More BPA in Canadian Teens, Study Says

According to a recent Statistics Canada study, conducted with Health Canada, some disturbing facts surrounding the controversial plastic hardening chemical <"">bisphenonl A (BPA) and the Canadian population were revealed, the Calgary Herald just announced. This is the government’s first national survey conducted on chemical exposure.

It seems that nine out of 10 Canadians aged six to 79—91 percent of the population—have BPA in their urine. These figures indicate that Canadian children and teenagers have higher BPA urine levels today than ever before, wrote the Calgary Herald. The survey also revealed that just about every Canadian has BPA in their bodies.

Sadly, young people aged 12 to 19 tested with an average level of 1.50 parts per billion (ppb), higher than the overall average of 1.16 ppb, wrote the Calgary Herald. Younger children tested with 1.30 ppb, people aged 40 to 59 had 1.04 ppb, and those aged 60 to 79 tested at 0.90 ppb.

Considering how fast BPA can be flushed from human body and the soaring incidence of BPA detection, “these data suggest continual and widespread exposure of BPA,” noted the report, quoted the Calgary Herald. The report was released yesterday.

While lead study author Tracey Bushnik, of Statistics Canada’s health analysis division, indicated that the source for the increased levels remains unknown, but some issues could be factors, according to the Calgary Herald. “Children have a different physiology compared to adults. For example, how they absorb or distribute or metabolize or excrete BPA could be different,” said Bushnik, quoted the Calgary Herald.

Because Health Canada has a safe intake level but no BPA urine level that would trigger concern, a safety conclusion was not made. “Although BPA may constitute a health risk, no guidance values are currently available in Canada for urinary BPA,” said the technical report on the first cycle of the Canadian Health Measures Survey, quoted the Calgary Herald. The report is an ongoing investigation of some 5,600 Canadians aged six to 79 and consists of home interviews and physical tests.

Consumer advocacy groups say findings point to a need for Canada to expand its 2008 BPA ban on plastic baby bottles to other BPA-containing products, said the Calgary Herald. “I don’t care what kind of outdated, half-baked argument the industry tries to muster today. There’s no way they can explain away any level of a hormonally active chemical in nine out of 10 Canadians. It’s just not possible,” said Rick Smith, executive director of Environmental Defence, quoted the Calgary Herald. “The reality is that the best available science points to the fact that there is no safe level of BPA,” he added.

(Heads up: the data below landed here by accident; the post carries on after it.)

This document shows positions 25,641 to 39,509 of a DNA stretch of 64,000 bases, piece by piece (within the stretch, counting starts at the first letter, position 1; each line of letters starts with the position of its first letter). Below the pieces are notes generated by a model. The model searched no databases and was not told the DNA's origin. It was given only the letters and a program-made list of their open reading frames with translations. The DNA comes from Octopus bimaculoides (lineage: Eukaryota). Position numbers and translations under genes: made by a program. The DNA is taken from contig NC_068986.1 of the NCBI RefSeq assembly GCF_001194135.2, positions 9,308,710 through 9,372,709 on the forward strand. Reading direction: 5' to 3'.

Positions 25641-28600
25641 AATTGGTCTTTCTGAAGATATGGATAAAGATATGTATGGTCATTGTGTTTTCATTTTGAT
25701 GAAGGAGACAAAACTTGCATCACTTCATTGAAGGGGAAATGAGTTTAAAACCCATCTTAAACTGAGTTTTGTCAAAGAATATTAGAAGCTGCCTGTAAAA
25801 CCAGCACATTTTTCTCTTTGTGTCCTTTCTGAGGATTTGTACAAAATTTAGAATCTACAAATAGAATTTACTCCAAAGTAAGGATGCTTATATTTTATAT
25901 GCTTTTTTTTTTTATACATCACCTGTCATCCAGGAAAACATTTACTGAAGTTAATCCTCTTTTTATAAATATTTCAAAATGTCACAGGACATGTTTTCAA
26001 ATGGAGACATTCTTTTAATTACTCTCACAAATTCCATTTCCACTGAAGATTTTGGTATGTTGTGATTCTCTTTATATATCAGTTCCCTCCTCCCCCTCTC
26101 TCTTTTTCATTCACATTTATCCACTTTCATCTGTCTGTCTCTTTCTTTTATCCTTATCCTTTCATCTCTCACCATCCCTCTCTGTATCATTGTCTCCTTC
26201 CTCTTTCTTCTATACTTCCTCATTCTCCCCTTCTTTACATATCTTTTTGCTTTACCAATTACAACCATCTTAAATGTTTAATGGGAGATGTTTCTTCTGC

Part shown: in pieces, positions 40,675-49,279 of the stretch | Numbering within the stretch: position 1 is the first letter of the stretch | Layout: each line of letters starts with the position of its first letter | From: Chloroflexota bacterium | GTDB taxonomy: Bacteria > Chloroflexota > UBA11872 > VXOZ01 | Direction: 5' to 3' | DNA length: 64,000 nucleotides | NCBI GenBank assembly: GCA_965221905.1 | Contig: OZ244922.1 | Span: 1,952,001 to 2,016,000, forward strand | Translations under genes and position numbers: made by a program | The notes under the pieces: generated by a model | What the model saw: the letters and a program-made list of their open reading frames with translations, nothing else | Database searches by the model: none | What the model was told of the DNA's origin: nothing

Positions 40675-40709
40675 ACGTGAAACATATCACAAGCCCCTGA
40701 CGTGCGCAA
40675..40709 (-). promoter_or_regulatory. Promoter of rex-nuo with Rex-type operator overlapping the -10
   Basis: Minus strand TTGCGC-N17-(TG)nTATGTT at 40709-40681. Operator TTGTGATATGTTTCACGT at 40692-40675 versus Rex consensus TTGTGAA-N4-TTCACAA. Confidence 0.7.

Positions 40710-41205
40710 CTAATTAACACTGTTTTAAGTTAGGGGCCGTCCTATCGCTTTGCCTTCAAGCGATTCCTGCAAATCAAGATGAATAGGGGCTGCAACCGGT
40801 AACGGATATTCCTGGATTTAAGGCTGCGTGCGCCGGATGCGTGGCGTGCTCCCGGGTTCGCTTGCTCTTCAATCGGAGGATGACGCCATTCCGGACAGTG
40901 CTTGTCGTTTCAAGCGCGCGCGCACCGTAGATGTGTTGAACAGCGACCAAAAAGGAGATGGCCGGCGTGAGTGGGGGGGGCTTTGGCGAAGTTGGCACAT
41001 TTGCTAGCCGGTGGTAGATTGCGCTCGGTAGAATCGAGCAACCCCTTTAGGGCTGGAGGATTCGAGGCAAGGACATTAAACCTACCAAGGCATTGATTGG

The epoxy resin is found in a wide variety of consumer products, paper receipts, and in water as a result of aquatic paints. As a component, BPA is verified if the item contains recycling number 7. Over six billion pounds of BPA are produced annually.

We recently wrote that an emerging report containing the must current collection of published scientific literature regarding BPA’s health impacts found that of 81 studies included in the compilation, 75 conclude that humans are exposed to the chemical there exists negative health reactions connected to exposure to BPA, wrote Toxics Action.

Known to imitate the hormone estrogen, BPA acts as an anti-androgen, affecting sexual development and processes, especially in developing fetuses, infants, and children. Hundreds of prior studies link BPA to cardiovascular disease, intestinal problems, brain cell connection interference, increased risks of reproductive and immune system diseases and disorders, problems with liver function testing, interruptions in chemotherapy treatment, premature puberty, polycystic ovarian syndrome, and erectile dysfunction and male sexual problems. BPA is found in the bodies of 93 percent of Americans and 90 percent of all American newborns.

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